The Walking Dead Season One Finale: Combat Analysis and Final Thoughts
So there you have it. The first season of one of the most hotly anticipated TV shows for zombie fans has come to a close. It’s been a ton of fun analyzing each episode of this season from a hand-to-hand combat perspective, and like all the previous blog installments, I’ll provide commentary on the hand weapons and techniques used in this episode. I’ll also wrap up with some thoughts on the series overall and hopes for Season Two.
In the finale, Rick and the survivors gain access to the inner workings of the CDC by the only physician remaining, Dr. Edwin Jenner. The members can finally breathe a relaxed breath, as well as tie one on pretty severely using the Center’s apparently robust alcohol cache. Their respite is tragically short-lived, however, as even before their hangovers wear off the next morning, the group is told that they basically have one hour before the whole complex is blown to bits. As Adam Sandler once said “Things that could’ve been brought to my attention yesterday!”
The close combat in this episode is, like many this season, on the anemic side. In fact, the only non-firearm based neutralization occurs in the closing minutes, where Daryl artfully decapitates a walker with a fire axe. There was an interesting moment that caught my attention in the CDC, however, when Dr. Jenner describes his study of the reanimation sequence. He mentions that some specimens reanimate in three minutes, others in days. This is a similar observation made by Dr. Judith Ballantine, child psychiatrist, in The Zombie Combat Manual. My reasoning for this particular scientific observation is this – it is much more intense if you don’t know how long before someone who has been infected will turn. A victim could last for days, or you could turn away and he’ll be reaching for your throat.
Many people have asked me what I’ve thought of the series, so I figured it would be best to group my thoughts according to various topics:
Zombie Combat – I’ll be honest, I thought we would see a lot more hand-to-hand action in Season One. I had figured that since Atlanta was going to be the primary location that they would need to keep silent much more than they had. However, much of the combat was with guns a’blazin’. I’m not entirely surprised by this, though, simply from a special effects perspective – it’s a lot cheaper to blow a squib than it is to mock up a weapon and mold a zombie dummy skull to obliterate.
Comparisons to the Graphic Novels – While the show’s storyline is clearly not adhering to Kirkman’s original series, in my opinion the deviations made in the first season have improved, not reduced, the quality and potential future arcs of the show. The biggest change of course, was keeping Shane alive. Kirkman himself has said that if he could do it over, he would do the same, but at the time of the writing he didn’t know that the series would last 7 issues, much less 79.
Nitpicks – I’m very pleased with how the show has been produced, except for one very bizarre element: the foley work. For those of you unfamiliar with this term “Foley” is the replication of sounds and sound effects used on screen, layered on top of the film by a “foley artist” to bring realism to what’s being shown on screen. I’m not sure if anyone else noticed this as well, but some of the sound effects I heard throughout the season were either overdone or replicated in several episodes. For example, pickaxe scenes in the “Wildfire” episode sounded similar to the dismemberment scene in the “Guts” episode with the squishy sound effects. Some zombie moans also sounded familiar throughout, as if they kept rewinding the same groan over and over. Hopefully with the show being a success, they can put some of the production budget to better foley work.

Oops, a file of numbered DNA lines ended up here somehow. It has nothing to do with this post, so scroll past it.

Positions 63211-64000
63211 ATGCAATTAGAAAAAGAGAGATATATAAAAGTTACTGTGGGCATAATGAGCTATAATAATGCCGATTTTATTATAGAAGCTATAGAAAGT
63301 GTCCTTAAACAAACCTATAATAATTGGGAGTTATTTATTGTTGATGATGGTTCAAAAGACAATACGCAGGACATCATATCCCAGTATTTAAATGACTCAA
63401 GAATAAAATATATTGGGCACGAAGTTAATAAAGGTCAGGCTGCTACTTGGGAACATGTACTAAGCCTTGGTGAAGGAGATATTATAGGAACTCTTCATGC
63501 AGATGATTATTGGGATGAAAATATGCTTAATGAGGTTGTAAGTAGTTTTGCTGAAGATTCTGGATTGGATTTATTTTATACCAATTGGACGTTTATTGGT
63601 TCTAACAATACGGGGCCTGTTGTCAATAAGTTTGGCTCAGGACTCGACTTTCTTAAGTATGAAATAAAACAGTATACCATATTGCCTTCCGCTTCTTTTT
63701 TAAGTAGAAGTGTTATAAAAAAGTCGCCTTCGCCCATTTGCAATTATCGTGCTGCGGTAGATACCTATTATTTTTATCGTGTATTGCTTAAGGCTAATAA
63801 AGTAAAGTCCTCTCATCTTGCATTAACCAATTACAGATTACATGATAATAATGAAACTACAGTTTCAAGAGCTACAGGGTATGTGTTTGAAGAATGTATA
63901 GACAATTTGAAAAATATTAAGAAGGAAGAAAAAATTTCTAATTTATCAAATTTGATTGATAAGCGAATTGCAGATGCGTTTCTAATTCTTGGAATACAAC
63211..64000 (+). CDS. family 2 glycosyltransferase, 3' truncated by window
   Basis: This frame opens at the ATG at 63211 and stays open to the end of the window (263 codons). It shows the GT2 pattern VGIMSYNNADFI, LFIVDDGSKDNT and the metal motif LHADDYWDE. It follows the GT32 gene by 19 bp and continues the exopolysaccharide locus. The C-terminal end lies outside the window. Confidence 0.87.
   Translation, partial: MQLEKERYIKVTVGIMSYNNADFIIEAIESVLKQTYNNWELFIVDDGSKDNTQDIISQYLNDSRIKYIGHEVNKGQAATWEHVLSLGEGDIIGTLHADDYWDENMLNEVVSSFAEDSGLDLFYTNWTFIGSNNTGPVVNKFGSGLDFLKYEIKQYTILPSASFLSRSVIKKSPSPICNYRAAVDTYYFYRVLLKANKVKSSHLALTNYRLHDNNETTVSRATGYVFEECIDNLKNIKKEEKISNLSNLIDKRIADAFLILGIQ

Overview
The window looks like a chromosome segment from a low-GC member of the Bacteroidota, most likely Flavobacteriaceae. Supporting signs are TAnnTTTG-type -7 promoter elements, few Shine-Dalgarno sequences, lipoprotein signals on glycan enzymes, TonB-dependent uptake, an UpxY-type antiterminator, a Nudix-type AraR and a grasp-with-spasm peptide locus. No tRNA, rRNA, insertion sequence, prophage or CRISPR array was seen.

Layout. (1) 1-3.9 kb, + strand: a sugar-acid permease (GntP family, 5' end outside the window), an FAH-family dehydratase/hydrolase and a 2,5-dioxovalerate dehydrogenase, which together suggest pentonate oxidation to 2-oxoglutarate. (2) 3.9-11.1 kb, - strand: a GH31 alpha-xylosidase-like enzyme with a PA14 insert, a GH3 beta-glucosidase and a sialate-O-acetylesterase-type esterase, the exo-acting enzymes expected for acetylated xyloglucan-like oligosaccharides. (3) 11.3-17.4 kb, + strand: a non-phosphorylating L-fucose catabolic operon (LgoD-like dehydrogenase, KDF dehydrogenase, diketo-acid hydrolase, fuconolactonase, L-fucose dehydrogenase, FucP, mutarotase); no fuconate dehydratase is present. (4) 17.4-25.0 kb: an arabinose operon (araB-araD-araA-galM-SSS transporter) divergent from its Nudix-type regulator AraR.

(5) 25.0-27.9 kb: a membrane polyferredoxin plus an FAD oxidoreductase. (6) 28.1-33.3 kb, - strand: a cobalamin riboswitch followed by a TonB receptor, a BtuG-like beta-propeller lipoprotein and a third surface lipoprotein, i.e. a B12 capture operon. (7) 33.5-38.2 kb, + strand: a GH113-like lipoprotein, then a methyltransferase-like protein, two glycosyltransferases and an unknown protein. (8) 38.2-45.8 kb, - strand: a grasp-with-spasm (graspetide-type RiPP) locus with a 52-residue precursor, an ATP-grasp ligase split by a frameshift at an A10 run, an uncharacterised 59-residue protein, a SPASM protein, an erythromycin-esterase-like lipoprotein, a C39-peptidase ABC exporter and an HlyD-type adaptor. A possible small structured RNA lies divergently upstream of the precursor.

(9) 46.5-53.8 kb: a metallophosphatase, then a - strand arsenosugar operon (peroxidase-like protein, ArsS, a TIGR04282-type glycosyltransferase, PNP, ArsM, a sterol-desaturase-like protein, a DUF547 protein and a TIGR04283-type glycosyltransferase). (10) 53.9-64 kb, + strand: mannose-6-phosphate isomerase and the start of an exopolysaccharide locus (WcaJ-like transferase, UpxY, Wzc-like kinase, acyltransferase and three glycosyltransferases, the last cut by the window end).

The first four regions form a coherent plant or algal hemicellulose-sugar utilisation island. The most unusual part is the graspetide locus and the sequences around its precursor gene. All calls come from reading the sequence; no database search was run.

Hopes for Season 2 – I think it’s undeniable that every fan of the graphic novel series is waiting for the appearance of Michonne and her katana. As a zombie close combat fan, how can you not? I would also hope to see greater variations of melee weapons other than the baseball bat and the axe (both camp and fire) which were basically the only tools that saw action this season. Depending on the uptick of hand-to-hand action in Season 2, I may only blog about those episodes that feature exceptional zombie combat.
Overall, I don’t see how a zombie fan can not like this series. I’m constantly shocked by the online peanut gallery who dump on this season. Here you have not only a zombie apocalypse show, but one that has Kirkman’s writing, Darabont’s directing and producing, and KNB’s special effects, and you still have the haters. Sure, it has its nitpicks and inauthentic moments (i.e. the climbing fence zombie) but in general, it’s clear that they are sticking to the original Romero canon. The acting is superior, the writing is above par (especially when it’s Frank or Robert’s pen), and the zombies look awesome. Quite frankly, this is probably the best we’re ever going to get with zombies on TV, so let’s hope the next 13 episodes are as high quality as the first six.
And where’s that blasted katana?